The survey says tribal languages like Santali, Gondi, Bhili, Mizo, Garo, Khasi and Kokborok kare showing an upward trend because educated people in these communities have started using these languages for writingy.
Fortunately, many tribal languages in the country have witnessed language-related or cultural movements. These have been constructive movements and are resulting in the local creation of scripts, production of books about their history, culture, literature and ecology.
There has also been awareness among people that language is one of the defining features of their identity. Wherever such movements erupted, the language associated with that area/community has found a relatively greater acceptability within the communities. If we compare the Census statistics of 1991 and 2001, there is an upward trend of tribal languages.
In terms of language diversity, you have placed India in the same league as Nigeria, Indonesia and Papua New Guinea, countries that lie in the tropical regions of the world and are rich in biodiversity. Is there an overlap between linguistic diversity and biodiversity?
There is a close interdependence between biodiversity and cultural diversity. Diversity, whether it is religious, cultural, linguistic or gastronomical, is deeply linked with the process of natural evolution. Whenever the process of evolution is hampered, diversities dwindle. I am not aware if any scientist has defined a proper scientific measure to assess the “diversity in its natural state”.
Are languages the repository of local ecology and biodiversity?
There is no language in the world which does not store all of the sensory perceptions of all of the individuals who existed over all of the ages through which the language has transited. Literally, every word in a language is a cumulative result of the human experience of nature and objects surrounding the users of the language. In that sense, every word is an entire book of history, or a full dictionary by itself.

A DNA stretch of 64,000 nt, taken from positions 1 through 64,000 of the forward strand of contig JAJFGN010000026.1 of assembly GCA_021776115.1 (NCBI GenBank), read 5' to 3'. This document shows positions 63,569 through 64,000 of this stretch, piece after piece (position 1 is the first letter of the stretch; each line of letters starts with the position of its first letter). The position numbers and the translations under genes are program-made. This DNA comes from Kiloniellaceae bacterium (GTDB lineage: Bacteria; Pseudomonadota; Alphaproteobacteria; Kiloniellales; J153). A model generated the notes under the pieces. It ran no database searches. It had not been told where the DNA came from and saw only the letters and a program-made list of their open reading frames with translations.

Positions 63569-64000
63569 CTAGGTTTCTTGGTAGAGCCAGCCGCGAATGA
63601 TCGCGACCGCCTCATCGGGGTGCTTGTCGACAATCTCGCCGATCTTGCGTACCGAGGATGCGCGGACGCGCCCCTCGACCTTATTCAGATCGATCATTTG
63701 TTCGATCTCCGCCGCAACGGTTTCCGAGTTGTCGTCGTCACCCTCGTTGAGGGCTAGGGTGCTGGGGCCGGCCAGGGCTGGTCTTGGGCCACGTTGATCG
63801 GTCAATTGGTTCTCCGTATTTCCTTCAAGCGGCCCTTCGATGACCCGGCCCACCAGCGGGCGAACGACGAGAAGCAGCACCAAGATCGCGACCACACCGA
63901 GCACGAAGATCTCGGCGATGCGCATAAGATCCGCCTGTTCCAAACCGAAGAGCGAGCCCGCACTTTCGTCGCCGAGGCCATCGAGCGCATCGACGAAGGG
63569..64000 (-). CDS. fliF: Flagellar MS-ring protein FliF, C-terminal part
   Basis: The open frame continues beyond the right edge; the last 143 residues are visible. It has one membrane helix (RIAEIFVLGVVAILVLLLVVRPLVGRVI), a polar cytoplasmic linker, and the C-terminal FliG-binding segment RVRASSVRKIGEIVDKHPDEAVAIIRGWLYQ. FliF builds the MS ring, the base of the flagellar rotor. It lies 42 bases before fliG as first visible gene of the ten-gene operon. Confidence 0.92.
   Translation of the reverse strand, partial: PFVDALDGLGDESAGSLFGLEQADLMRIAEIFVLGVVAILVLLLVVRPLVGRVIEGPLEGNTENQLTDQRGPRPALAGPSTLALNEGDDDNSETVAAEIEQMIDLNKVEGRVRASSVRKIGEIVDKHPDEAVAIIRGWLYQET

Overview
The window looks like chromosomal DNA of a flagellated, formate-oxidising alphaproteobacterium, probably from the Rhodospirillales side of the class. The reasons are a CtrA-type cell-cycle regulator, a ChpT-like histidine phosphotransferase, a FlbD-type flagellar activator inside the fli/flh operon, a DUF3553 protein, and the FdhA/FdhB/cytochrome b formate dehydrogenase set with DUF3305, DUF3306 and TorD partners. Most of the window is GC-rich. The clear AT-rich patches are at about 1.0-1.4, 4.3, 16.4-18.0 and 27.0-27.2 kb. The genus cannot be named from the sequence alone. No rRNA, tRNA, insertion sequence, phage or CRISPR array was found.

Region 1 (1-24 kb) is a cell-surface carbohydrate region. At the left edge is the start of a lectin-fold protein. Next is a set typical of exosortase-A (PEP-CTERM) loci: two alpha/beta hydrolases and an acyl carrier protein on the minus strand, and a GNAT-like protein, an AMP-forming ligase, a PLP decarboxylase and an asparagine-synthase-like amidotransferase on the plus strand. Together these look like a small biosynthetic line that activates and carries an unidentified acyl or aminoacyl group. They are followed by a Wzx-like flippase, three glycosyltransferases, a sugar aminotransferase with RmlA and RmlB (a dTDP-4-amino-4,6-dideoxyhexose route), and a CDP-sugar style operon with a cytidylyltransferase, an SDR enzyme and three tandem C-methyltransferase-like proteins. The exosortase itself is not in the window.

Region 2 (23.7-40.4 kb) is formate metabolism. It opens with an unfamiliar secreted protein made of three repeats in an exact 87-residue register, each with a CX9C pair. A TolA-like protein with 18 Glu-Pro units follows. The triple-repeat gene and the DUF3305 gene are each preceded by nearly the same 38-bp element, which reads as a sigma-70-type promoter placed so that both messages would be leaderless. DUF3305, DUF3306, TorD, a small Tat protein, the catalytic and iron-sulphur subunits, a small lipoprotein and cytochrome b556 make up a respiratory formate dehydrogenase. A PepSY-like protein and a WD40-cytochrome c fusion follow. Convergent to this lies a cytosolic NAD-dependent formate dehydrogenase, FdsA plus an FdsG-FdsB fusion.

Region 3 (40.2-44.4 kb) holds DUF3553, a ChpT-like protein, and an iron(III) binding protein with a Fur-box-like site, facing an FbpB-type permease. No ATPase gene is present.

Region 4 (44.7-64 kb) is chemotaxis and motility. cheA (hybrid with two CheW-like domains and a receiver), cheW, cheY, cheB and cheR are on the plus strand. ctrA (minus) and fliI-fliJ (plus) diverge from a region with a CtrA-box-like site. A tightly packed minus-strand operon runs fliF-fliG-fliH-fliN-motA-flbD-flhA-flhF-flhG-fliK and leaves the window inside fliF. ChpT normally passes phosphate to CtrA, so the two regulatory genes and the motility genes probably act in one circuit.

Give us some instances where a degrading environment contributed to the decimation of a language in India.
The coal mining areas in Meghalaya and south Gujarat and the manganese and bauxite mining in Goa have scattered local populations. They are uprooted and now linguistically amnesiac.
You have announced the next big project "Global Languages Survey" under which over 6,000 languages being spoken in the world will be surveyed and documented. Will this survey be on the same lines as the People's Linguistic Survey of India? What about the aboriginal languages of the Americas, Africa, Asia and Oceania?
Yes and no. Yes, because the languages of communities whose population is small is more than the languages of communities whose numbers are large. In fact, about 97 per cent of the world’s languages are spoken by 3 per cent of the world population. I have made my beginnings with that 3 per cent population, who live in Africa, Papua New Guinea, South America and East Asia.
Coastal languages are paying the price not only because of geographical reasons, but also due to economic changes. As they lost control over fishing rights, their traditional livelihood networks got devastated. They are now at least two generations displaced from their conventional "language-ethos"